But it's not just semantics, to me. When push comes to shove, if you -- as an agent -- can't do what I ask of you, that's fine. Call it a day. If I ask too much of you, that's fine as well; you can also call it a day. But I'm paying you, not the other way around.

This may make it sound as if I have no respect for agents -- and that's not my intent; I've said elsewhere that I feel at this point I need an agent, and I have a good one. I trust the expertise that he does have, and in turn, he trusts the expertise that I have, and we do work together; we make plans for the future and contingencies as well. The business is what it is. But he's never felt a need to stress that he's not my employee; he's gone out of his way to stress the opposite.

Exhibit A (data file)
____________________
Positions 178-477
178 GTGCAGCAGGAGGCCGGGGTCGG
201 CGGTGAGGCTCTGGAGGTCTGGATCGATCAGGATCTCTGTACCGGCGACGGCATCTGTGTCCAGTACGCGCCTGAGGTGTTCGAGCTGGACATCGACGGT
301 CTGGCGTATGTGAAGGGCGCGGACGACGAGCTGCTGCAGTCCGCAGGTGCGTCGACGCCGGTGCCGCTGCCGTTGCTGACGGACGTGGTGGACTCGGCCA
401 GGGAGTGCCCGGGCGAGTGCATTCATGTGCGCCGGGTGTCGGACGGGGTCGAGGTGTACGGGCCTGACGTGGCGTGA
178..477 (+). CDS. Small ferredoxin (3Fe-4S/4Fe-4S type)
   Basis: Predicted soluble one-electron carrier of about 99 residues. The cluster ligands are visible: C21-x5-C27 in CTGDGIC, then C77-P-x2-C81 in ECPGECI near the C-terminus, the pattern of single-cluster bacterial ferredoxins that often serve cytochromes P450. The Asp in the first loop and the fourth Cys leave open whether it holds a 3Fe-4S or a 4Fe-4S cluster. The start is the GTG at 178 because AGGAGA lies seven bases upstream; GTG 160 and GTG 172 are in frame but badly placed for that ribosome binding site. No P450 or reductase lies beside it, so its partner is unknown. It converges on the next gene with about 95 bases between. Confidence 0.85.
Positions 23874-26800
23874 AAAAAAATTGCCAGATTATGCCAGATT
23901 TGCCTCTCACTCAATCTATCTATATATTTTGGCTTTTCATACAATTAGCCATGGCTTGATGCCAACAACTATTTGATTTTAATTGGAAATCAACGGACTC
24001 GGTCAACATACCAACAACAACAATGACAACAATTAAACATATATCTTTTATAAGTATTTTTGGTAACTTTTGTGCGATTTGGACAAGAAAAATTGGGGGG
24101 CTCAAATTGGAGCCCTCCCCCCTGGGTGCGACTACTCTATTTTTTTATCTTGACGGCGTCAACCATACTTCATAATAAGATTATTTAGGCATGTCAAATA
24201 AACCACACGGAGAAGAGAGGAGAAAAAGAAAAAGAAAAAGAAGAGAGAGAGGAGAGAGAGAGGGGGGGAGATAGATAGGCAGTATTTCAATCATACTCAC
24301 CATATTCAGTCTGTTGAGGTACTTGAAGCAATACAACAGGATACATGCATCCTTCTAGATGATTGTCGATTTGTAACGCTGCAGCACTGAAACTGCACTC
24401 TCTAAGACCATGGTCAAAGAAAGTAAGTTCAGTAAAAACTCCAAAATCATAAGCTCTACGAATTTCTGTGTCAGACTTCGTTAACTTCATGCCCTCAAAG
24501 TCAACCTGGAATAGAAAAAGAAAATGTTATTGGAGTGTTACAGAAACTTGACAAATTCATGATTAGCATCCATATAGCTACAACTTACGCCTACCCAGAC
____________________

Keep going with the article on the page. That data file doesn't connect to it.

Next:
All comments welcome, of course.

Comments

movingfinger
Dec. 18th, 2004 03:40 am (UTC)
You're quite right to flag the difference between an attorney and an agent. The agent is not billing you hourly plus expenses, but is getting a cut of your money for representing you. An agent's normal business expenses come out of that.

The agent-client situation is similar to the investment advisor-client situation in which the advisor is paid an agreed-upon fixed percentage of the assets managed (usually annually). It is in the advisor's interest to increase the assets in order to increase income. Variations can include paying the advisor a percentage of earnings. The advisor, like the agent, performs a professional service handling an asset for the client, and is compensated only according to performance.

Fee-only (hourly or flat rate) financial advisors exist, and their services are performed differently, usually periodically (annually), not with the personalized day-to-day or month-to-month management and other services the other type of advisor is expected to provide.